A lot is being made of remarks from Federal Reserve Chair Janet Yellen earlier this week and the likelihood of the Federal Reserve raising rates as early as December. This is because, all else being equal, the US economy no longer warrants emergency level interest rates. Fridays US jobs report added further evidence to this, and that in fact the lame payroll numbers of August and September look more to be anomalies than a slowdown of the US economy, which was immediately impacted by economic instability in Asia. With the anticipation of action from the US Fed in December, it seems likely to expect a second phase of US dollar strength.
For starters, the global economy is shifting back to a precedent where US financial markets remain the most attractive home for capital on a relative basis. Over the previous couple of months anticipation was that like the Federal Reserve in the US, the Bank of England was ready to adjust rates higher, but policy uncertainty there in the last week has led forecasters to look to the latter half of 2016 for a rate rise. Furthermore, during this current period the global economy finds itself in a similar situation where the US sits alone as the only western central bank with a tightening bias, and is almost akin to September 2014 when the first wave of dollar strength began.
Another cautious sign was revealed in a research note by Bank of America Meryl Lynch earlier last week that money is fleeing out of Canada at the fastest rate of the 10 major developed economies. The author examines two main factors, and the first is that Canadian investors and money managers are looking to US financial markets for better opportunity. The second is perhaps a more troubling sign that Canadian businesses are merging with or acquiring firms abroad as apart of 73 billion dollar outflow in acquisitions so far this year. Very simply this is money leaving the country because there are better prospects elsewhere. And it is without a doubt that there was anticipated to be a flight of capital from a decrepit energy sector, and it’s resoundingly clear that opportunities domestically are few and far between.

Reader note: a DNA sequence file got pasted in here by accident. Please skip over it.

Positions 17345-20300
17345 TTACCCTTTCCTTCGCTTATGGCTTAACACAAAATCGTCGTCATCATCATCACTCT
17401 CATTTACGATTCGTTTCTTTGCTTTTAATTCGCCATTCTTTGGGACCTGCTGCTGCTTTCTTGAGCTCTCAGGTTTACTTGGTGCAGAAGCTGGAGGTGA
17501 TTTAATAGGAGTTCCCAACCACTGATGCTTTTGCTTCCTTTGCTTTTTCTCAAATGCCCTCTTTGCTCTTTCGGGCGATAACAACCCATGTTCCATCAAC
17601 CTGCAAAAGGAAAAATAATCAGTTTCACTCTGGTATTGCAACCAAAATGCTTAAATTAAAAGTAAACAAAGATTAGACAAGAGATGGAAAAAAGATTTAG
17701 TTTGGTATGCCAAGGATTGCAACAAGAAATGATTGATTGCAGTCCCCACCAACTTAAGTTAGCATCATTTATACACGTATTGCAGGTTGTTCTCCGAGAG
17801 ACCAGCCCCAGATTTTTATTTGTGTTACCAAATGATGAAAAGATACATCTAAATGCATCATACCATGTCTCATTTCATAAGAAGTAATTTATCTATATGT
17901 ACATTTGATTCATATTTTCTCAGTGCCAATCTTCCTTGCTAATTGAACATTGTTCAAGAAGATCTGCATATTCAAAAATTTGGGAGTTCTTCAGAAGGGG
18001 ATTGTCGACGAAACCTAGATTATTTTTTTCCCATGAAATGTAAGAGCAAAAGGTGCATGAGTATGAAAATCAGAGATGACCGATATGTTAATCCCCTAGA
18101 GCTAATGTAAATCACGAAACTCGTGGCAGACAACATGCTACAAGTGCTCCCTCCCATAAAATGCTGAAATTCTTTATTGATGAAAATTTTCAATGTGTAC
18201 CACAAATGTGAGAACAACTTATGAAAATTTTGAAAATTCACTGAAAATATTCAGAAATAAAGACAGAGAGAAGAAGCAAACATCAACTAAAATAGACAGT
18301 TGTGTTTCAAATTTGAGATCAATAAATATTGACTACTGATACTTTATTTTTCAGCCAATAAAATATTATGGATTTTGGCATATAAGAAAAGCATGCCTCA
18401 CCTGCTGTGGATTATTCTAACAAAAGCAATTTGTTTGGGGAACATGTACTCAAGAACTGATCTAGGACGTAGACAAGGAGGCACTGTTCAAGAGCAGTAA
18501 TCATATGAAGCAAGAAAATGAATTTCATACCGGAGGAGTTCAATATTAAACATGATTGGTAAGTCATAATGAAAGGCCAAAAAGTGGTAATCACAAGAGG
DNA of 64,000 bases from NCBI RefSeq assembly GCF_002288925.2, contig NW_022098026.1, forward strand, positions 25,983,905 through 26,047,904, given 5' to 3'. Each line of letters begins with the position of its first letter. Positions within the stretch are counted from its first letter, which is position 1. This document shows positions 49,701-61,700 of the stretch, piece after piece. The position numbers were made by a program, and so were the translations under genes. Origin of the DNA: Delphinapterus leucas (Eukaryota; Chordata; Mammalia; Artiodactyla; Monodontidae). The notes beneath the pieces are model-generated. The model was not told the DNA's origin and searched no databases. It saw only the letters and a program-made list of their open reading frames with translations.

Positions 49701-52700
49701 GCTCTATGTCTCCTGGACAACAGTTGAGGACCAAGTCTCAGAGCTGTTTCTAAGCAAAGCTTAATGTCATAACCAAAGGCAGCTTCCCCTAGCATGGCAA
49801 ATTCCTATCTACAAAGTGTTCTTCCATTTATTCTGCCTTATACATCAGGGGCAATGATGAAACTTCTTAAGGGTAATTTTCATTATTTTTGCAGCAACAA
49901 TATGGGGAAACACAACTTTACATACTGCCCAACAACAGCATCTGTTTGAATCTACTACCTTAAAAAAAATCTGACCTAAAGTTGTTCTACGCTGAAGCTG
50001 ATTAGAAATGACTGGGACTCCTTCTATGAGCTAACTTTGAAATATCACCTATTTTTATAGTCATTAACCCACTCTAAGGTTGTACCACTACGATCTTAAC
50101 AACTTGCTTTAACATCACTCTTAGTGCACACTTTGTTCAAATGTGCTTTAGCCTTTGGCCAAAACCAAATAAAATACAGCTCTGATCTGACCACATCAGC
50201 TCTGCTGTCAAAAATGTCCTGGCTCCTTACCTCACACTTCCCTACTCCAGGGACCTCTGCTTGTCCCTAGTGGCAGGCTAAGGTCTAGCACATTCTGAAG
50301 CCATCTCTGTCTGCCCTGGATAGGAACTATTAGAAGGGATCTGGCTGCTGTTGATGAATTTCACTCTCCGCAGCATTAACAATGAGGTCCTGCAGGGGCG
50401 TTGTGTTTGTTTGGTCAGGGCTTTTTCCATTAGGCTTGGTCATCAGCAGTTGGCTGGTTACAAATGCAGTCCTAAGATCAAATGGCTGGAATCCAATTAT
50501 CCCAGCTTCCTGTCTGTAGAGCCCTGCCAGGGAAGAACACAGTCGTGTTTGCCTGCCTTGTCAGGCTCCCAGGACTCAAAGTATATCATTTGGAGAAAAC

Bank of Nova Scotia estimates the Canadian dollar could go as low as 72 cents by the first quarter of 2016, and that forecast sounds bullish compared to some of the independent forecasters for the loonie. The reality though is that it fits into a scenario where we are about to embark on another phase of weak commodity prices and US dollar strength. That is why in turn Bank of Nova Scotia doesn’t see oil prices recovering until at least the end of 2016. Further to this, CIBC Economics Department wrote a very important note a few months back directed at firms that hedge their foreign exchange risk, and their message was clear. The downside is limited with a loonie that is ‘fair value’ around 78 cents, and it’s not likely we’ll overshoot back into the 80-cent range. Albeit, there’s always reason to be wary of a consensus call, but the evidence for another wave of US dollar strength seems overwhelming.
A final thought is how this theme encompasses precious metals. Gold is currently retesting the August low of 1,085 US per ounce. Further downside would almost be anticipated with a hike in interest rates, but the shallow liquidity of the gold market and its quick readjustments encourage that this news has already been priced in. In less than two weeks the price of gold has given back 90 dollars. Whether support at the 1080 level holds will be the ultimate question, but with the next phase of conversation around the US Fed will not be when they raise rates, but when can they do it again and to what level. My call is for eventually lower gold prices, but the downside will be short-lived.